Fred Thurlow came to Wallingford in 1941 and soon got into the plumbing business. For a time, he had all the local business to himself. Later he got into the insulation-blowing business.
Before all that, he graduated from Rutland High School and got a job washing cars at a Tydol gas station, a Tidewater Oil Company brand.
“They let me wash cars for 25 cents a car,” he says.
The car-washing job led to full-time work. Better still, it led to marriage. The Tidewater delivery driver had a pretty daughter who caught young Fred’s eye.
“I knew they had a camp over at Lake Bomeseen,” he says. “One Sunday I got a little restless and thought, ‘I’ll go and see Lois.’ When it was over, I had a date with a girl.”
Fred Thurlow never was much of a romantic. He was a man of business.
“I was always busy; I never had time for leisure,” he says. “We talked about it and decided we weren’t going to be able to enjoy that camp very much. When her people died, we just sold the place.”
Outwardly, he resembles the legendary journalist Bill Moyer a little. But he’s no bleeding-heart liberal. He’s a cold-eyed New Englander. Aside from his cat Bradley, he doesn’t betray a whole lot of sentiment.
He had a friend in East Wallingford, Roland Seward, who owned a creamery. They banded together and fought the conservation of wilderness in Vermont.
Before that, he served on the U.S.S. General W.A. Mann, a troop transport, during World War II. In the aftermath, he got to take a bus tour of downtown Nagasaki, sending him right to Ground Zero.
“They let us go right down the middle of town, right were the bomb dropped,” he said. I asked him about his reaction to the scenes of unimaginable devastation.
“Well, I felt that we had no choice,” he says. “If we had invaded Japan it would have been costly, not only monetarily but in lives. They were well fortified. I thought it was the only thing we could do. I had an argument with a lady about it the other day.”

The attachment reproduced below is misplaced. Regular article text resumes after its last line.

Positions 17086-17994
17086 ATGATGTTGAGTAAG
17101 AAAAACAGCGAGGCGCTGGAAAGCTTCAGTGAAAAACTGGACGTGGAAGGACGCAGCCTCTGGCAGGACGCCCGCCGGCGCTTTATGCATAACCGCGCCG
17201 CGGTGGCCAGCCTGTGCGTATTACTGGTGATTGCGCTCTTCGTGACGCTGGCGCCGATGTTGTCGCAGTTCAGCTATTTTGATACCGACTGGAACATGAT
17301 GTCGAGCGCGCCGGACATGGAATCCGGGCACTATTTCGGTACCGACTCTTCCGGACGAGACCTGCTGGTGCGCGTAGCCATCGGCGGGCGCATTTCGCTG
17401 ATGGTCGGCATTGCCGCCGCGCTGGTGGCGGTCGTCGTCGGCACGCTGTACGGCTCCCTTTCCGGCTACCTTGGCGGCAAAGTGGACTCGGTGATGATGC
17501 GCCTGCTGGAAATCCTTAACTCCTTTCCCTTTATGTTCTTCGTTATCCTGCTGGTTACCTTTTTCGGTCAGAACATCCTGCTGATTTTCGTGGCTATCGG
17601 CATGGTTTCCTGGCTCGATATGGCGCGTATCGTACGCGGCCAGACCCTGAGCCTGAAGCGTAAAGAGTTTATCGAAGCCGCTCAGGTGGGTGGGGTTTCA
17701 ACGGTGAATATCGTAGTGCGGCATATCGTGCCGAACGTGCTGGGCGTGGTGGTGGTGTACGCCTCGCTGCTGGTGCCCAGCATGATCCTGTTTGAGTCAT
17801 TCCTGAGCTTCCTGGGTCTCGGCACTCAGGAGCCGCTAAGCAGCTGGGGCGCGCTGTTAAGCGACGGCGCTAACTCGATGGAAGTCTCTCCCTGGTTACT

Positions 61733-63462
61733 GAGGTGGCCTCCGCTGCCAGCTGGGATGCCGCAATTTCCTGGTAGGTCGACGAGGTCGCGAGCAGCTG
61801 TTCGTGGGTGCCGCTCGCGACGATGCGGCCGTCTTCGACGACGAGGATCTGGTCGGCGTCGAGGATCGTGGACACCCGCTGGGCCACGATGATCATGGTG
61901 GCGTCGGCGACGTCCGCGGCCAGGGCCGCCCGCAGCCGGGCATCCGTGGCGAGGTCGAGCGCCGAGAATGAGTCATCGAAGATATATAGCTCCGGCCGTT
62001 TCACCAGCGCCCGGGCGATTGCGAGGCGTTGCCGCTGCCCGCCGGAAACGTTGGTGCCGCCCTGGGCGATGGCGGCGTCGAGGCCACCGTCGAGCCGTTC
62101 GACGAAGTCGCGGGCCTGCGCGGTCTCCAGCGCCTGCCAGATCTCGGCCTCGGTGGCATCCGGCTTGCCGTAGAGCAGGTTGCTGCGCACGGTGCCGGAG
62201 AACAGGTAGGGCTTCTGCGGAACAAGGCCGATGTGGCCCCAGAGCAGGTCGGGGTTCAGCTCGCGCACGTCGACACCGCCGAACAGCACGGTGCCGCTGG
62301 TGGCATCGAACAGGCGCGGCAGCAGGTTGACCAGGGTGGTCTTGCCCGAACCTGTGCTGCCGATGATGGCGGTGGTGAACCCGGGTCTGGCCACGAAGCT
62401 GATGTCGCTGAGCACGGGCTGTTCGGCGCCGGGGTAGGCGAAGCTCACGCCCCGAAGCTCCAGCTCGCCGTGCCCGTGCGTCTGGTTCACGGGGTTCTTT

As we chatted, I remembered an artifact in the museum piece that had caught my eye, a certificate awarding a Pulitzer Price to journalist named William Burke Miller. It was awarded in 1926 for his role in the Louisville (Ky.) Courier’s reporting of the ordeal of a Kentucky man who got trapped in a cave by falling rock and ultimately died. I asked if he ever heard of Miller.
Not only had he heard of him, he’d met him and remembered his nickname: Skeets. He recalled the name of the victim, Floyd Collins, and the general storyline, too. Amazing, really, he can reproduce all that at 93. I can’t do that well now.
Skeets Miller was born in Louisville and bought some lakefront property in South Wallingford later in life.
“He was a common fellow,” Thurlow says, “a nice guy.”
Before we part ways, I ask if there’s anything he never did that he wishes he had done, or vice-versa.
He is a a steely-eyed realist right to the end.
“I wish that I had invested more in real estate, cause I made a pile money on this 30 acres of land,” he says. “Believe me, if I had it to do over, and if I would have the foresight, I certainly would’ve done something like that.”
He has divided his remaining acreage is subdivided into individual lots, and says he has a plan for it all.
“I have a family trust, but everything is based on my being dead,” he says with a chuckle. “I’m alive! It’s just a little complication.”
I move to get up, and ask if I might take a photograph or two. Then I fumble about in my bag and realize, with chagrin, that I forgot to bring the camera. Strangely enough, I never made this blunder before. He is unfailingly gracious, so I make the walk downhill to town and then drive back in the Behemoth, which shudders as it slowly climbs the steep grade to Thurlow Lane.
It would have been less stressful to walk.
The photos are taken, and again we part ways. This time for longer.
It’s a winsome place Fred Thurlow has there, shaded by pines and maples, sitting high on the hill above the sleepy little town of Wallingford, Vermont.